Franco-Italian plane maker ATR (Avions de transport régional or Aerei da Trasporto Regionale) managed to deliver five aircraft to Iran Air on August 5, 2018, a mere day before new American sanctions take effect.

 

The Iranian flag carrier received the five turboprop 68-seats ATR 72-600s at Tehran-Merhabad airport (THR) where they will be based along previous eight that were delivered since May 2017.

 

The European manufacturer did not comment. Its request for an extended trade period with Iran was previously rejected by the United States.

 

The delivery of the five planes was secured by the French government. On July 31, 2018, French Minister of Finance and Economy Bruno Le Maire said in a interview to BFMTV he was “hopeful” ATR could deliver eight aircraft before August 6, 2018.

 

Like Airbus, ATR is subject to American sanctions as more than 10% of the parts composing its aircraft are “made in USA”. While ATR managed to deliver 13 of the 20 aircraft ordered by Iran Air, Airbus only delivered three out of a hundred (2 A330s and one A321).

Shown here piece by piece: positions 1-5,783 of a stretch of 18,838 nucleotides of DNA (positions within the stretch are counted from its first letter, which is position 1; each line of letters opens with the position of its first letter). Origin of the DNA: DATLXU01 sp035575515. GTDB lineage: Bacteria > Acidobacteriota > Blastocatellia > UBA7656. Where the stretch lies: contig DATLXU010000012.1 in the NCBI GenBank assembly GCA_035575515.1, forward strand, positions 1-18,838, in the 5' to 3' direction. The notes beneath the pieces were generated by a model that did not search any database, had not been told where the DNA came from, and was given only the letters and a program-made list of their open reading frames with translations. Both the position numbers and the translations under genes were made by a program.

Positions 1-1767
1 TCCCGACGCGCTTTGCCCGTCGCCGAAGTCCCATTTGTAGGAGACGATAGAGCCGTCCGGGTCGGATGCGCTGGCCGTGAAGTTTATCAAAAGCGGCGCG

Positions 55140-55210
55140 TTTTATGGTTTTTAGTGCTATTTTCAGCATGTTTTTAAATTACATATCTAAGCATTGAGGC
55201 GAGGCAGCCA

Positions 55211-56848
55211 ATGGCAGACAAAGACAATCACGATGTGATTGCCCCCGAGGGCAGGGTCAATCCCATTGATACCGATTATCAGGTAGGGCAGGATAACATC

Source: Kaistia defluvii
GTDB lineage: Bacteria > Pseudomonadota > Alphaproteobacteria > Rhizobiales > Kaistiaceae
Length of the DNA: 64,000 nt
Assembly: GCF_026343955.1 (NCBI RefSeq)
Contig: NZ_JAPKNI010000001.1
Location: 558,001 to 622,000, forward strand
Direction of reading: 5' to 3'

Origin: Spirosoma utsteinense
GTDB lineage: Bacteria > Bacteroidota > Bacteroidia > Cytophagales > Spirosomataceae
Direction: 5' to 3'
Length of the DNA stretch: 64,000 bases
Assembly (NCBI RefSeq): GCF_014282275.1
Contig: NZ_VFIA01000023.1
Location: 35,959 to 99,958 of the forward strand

As soon as new sanctions were announced, Boeing declared they would comply, giving up an order amounting to $20 billion.

 

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The President of the United States Donald Trump announced on May 8, 2018 his intention to pull out from Iranian nuclear deal and to restore sanctions on Iran. The bans about to be enforced again concern the trade of oil, metal… and aviation. The decision will affect many companies of the aviation industry on both sides of the Atlantic, countering hundreds of aircraft sales - worth billions of dollars - to Iran.
 

 

Russian Sukhoi, which is also affected by the issue, announced it was working on a version of its Superjet 100 that could avoid the sanctions by relying on more indigenous parts. In April 2018, Sukhoi reached an agreement with Iran Air Tours and Aseman Airlines for twenty SSJ100Rs each.